I spent last week Thursday at the Ecological Landscaping Conference. I was speaking in the afternoon about Groundwork Lawrence, our programs and our efforts in greening the community and making it a more sustainable one. I had a great time attending lectures and visiting the Eco-Marketplace. The diversity of workshops was great and really speaks to the diversity of ideas, creativity, and solutions to problems of human caused climate change, depleting groundwater levels, and lack of tree diversity (among other topics). You can check out the full range of workshops on the Ecological Landscaping Association website here.
I had some great questions at my talk and because our work at Groundwork is so encompassing, I find it difficult knowing where to focus when I speak to groups. I didn't really talk about our Youth Program, the Green Team, except in passing but they are a major component and driver of our programs. I spoke mainly about park projects we have completed, the Spicket River Greenway and our alleyway and vacant lot initiatives. Some great questions and discussions during the talk, and that we at Groundwork continue to struggle with, were focused on volunteers - specifically the role of large volunteer contingents in creating sustainable place-based project developments.
I also spoke about what it means to do outreach to a community and how to engage individuals and groups in community meetings. I think one important point is that people don’t like meetings! However, people like food and they deserve respect-respect of their time and of their opinion. I love that here in Lawrence I have learned a lot about the importance of a diverse range of outreach as well as the strengths and weaknesses of the internet. In Lawrence folks watch cable access, read the Trib and they find out about events from their friends and colleagues. Knowing the methods of information dissemination (as well as language) is key in gathering necessary public opinion.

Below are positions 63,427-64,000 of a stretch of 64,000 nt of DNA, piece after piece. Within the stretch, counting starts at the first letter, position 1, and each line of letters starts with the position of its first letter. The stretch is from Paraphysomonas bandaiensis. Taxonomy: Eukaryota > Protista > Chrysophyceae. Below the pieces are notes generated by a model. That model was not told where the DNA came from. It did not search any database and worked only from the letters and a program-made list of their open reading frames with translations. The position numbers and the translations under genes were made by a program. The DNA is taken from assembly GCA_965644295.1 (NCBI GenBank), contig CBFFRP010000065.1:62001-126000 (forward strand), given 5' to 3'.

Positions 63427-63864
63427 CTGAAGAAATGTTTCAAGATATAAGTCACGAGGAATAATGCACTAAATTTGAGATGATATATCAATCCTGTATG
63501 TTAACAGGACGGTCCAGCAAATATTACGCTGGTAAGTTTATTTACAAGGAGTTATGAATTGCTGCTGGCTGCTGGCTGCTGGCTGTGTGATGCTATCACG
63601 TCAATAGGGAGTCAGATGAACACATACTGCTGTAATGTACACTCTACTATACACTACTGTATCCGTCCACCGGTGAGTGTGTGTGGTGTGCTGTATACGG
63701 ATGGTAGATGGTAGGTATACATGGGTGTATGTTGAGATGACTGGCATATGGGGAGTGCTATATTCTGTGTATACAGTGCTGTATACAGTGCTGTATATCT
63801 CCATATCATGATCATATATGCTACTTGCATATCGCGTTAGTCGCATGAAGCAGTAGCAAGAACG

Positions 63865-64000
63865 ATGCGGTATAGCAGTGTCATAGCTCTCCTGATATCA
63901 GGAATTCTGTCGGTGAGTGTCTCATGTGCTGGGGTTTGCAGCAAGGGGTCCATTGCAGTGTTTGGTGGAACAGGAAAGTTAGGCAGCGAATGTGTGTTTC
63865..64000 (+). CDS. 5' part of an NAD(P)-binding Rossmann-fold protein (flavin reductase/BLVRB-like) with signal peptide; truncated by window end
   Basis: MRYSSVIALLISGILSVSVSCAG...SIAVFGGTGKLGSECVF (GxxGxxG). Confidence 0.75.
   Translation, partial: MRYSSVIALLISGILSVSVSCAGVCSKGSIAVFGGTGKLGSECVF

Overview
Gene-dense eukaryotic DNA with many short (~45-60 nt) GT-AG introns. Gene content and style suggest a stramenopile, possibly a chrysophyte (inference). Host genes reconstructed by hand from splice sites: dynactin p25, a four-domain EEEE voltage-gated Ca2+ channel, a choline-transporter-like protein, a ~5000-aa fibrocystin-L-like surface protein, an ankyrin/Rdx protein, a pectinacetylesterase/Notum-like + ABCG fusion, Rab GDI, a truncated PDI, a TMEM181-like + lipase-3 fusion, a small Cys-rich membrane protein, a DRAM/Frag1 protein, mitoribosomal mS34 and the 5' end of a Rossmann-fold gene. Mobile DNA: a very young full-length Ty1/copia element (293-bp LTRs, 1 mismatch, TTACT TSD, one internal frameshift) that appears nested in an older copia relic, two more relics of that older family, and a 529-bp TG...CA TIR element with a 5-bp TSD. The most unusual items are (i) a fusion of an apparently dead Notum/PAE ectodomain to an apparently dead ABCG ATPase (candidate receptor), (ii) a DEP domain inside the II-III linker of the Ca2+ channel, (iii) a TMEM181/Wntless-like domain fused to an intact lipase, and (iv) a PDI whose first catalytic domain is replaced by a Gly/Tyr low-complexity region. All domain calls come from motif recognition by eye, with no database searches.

A woman asked me near the end of the talk – “what is the role of the landscape designer?” I answered her by discussing the importance of a skilled designer and meeting facilitator being able to understand what the community wants to see in their public space and distill it on to paper in a public meeting format. Another important aspect is budget (obviously) and being able to separate out parts of the design or project into pieces that can be done with creative fundraising or in the public bidding process with add-alternates. The other thing I talked about is recognizing the lack of maintenance that your project is going to receive(or not receive as the case may be). In many cash strapped cities low maintenance parks are what you are going to have whether you design them with that intent or not so it is important to know what that is going to mean on the ground.
Of course, one always comes up with more answers once your brain is able to percolate on it a bit. I realized one thing I should have added is that the designer (be they engineer or landscape architect) needs to recognize and respect the role of the community in the process. The community may not necessarily be represented by the Owner in a municipal project either which is an important distinction for the designer to understand. In our case we are generally talking about parks and other forms of public open space; a beautiful design is only totally successful with use and activity by the people it is built for.
Thanks to the folks who came to hear me speak on creating sustainable communities. It was a pleasure and an honor to share good news out of Lawrence.
You can find the full presentation here and in our Library.